Datum & tid
13 jul 2018
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Digital technologies are increasingly being used for science communication and engagement. But what makes a good digital science communication initiative? Can successful campaigns be achieved on small budgets? How do you engage, educate and entertain all at the same time?
This session at ESOF 2018 in Toulouse will explore the secrets of a number of successful Nordic science communication initiatives that utilise digital tools. It will look at and discuss factors such as the importance of cross-media approaches, partnerships, gender awareness and sustainability.
- Rocket69 – An award-winning Estonian educational science TV contest for young people, in which contestants solve practical STEM- related assignments. The show is supported by a cross-media approach and has developed into a STEM teaching method.
- DIT-Heureka, a Finnish co-creation environment for start-ups to create digital learning applications for STEM together with school pupils and science centre visitors.
- Treasure for the Future, the University of Iceland’s most successful science communication campaign to date, featuring a TV series showcasing the diverse research activity at the university supported by cross-channel online and media activity.
- The News Evaluator, a Swedish digital tool designed to teach young people a research-based approach to source-criticism, while providing researchers with unique data using a citizen science approach.
- The Project Databank is an open access project aimed at making information about projects funded by the Research Council of Norway publicly available in a highly visual format.
Featuring contributions from:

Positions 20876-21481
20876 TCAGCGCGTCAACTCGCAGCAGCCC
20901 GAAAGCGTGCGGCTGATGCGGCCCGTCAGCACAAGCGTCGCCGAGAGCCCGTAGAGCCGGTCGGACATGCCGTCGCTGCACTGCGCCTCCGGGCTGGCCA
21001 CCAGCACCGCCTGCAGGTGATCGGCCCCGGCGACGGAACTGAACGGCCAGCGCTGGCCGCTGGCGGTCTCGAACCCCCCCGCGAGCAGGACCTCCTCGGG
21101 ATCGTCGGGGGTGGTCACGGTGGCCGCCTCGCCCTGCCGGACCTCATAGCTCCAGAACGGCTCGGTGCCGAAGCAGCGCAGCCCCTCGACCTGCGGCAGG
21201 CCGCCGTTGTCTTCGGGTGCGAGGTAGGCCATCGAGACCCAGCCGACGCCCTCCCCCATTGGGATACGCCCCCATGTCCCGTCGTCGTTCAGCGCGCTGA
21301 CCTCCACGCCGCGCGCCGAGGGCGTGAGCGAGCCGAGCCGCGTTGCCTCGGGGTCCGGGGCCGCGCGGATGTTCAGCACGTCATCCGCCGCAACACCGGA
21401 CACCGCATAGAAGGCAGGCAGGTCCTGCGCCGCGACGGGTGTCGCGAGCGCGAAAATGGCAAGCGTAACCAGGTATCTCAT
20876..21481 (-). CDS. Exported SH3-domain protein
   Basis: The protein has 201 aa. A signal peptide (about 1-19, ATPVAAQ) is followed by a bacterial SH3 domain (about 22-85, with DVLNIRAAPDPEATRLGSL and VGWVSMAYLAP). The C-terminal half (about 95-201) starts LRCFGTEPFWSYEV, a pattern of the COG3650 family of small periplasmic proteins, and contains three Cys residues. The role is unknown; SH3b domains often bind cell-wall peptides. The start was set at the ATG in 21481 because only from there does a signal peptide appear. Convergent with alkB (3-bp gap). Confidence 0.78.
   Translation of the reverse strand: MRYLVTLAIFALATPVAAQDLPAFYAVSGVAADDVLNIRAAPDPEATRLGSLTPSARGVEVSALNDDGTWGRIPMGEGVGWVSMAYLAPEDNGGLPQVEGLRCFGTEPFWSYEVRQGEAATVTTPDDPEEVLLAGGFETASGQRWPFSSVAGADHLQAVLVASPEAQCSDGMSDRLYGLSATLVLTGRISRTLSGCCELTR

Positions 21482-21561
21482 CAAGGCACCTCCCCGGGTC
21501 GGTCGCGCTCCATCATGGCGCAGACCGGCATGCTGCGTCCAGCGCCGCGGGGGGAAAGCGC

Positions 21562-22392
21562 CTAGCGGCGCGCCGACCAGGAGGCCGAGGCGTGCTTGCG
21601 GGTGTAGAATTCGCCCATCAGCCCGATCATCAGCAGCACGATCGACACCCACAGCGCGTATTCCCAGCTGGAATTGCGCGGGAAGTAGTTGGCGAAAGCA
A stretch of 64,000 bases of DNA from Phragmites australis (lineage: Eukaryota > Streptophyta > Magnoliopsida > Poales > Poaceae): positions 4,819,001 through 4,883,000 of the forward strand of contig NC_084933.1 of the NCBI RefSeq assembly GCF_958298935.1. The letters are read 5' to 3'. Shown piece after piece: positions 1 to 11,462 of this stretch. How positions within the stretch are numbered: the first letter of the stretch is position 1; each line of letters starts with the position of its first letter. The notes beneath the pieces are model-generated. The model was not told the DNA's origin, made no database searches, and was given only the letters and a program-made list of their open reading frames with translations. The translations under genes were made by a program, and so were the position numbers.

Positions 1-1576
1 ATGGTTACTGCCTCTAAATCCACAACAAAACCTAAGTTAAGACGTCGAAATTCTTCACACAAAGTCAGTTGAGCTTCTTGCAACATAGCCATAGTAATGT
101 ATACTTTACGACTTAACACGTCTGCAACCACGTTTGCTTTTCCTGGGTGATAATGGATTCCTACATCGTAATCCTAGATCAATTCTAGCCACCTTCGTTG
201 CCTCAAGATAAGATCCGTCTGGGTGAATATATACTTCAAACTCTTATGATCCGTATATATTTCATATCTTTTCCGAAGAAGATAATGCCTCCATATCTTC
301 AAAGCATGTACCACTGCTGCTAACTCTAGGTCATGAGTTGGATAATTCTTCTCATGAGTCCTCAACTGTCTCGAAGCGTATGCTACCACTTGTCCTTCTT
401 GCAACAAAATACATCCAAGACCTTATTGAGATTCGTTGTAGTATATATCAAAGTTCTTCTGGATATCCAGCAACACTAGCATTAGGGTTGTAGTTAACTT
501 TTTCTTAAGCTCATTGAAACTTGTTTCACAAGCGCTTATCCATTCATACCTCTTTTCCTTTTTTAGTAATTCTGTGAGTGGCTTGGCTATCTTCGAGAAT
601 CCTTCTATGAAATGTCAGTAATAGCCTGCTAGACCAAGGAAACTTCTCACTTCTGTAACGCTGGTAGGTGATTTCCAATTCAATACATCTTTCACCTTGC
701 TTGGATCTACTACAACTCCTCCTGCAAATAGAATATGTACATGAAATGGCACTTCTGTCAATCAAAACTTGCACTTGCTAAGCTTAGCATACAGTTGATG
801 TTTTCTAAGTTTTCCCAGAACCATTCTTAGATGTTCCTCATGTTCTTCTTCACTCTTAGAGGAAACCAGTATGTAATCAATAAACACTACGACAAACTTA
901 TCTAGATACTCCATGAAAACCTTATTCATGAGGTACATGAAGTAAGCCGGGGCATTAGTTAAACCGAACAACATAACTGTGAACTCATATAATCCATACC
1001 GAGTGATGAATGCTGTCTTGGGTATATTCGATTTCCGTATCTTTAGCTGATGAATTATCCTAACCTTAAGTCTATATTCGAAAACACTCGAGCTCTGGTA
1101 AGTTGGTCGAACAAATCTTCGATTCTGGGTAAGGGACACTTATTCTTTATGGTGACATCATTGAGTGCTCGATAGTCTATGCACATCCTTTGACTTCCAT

- Terje Tuisk – Estonian Research Council, Estonia
- Leenu Juurola – Heureka Science Centre, Finland
- Adalheidur Jónsdóttir, Rannís, The Icelandic Centre for Research, Iceland
- Helen Garrison – VA (Public & Science), Sweden
- Thomas Evensen – Research Council of Norway
ESOF (EuroScience Open Forum) is the largest interdisciplinary science meeting in Europe. It is dedicated to scientific research and innovation and offers a unique framework for interaction and debate for scientists, innovators, policy makers, business people and the general public. Created in 2004 by EuroScience, this biennial European forum brings together over 4,000 researchers, educators, business actors, policy makers and journalists from all over the world to discuss breakthroughs in science. More than 40% of the participants are students and young researchers.
Other ESOF 2018 events
VA is also organising:
Thursday 12 July at 10:15 – 11:30
VA colleagues are also participating in four additional sessions:
Tuesday 10 July at 13:30 – 14:45
Trusting science: public attitudes in Germany, Sweden and Switzerland
Organised by Wissenschaft im Dialog
Wednesday 11 July at 17:00 – 18:15
Responsible Science Communications for better informed citizens
Organised by Elsevier
Thursday 12 July at 17:00 – 18:15
Scicomm researchers and science communicators – bridging the divide
Organised by the Swedish Research Council
Friday 12 July at 13:30 – 14:45
How can public opinion shape the future of genome editing? Why, how, what and when? An experiment in Open Science
The ORION project is also organising a workshop on
Does Open Science Improve Your Career Prospects? Understanding the Challenges and Benefits of Open Science on Thursday 12 July at 10:15-11:30
For more details about this workshop see the ORION website.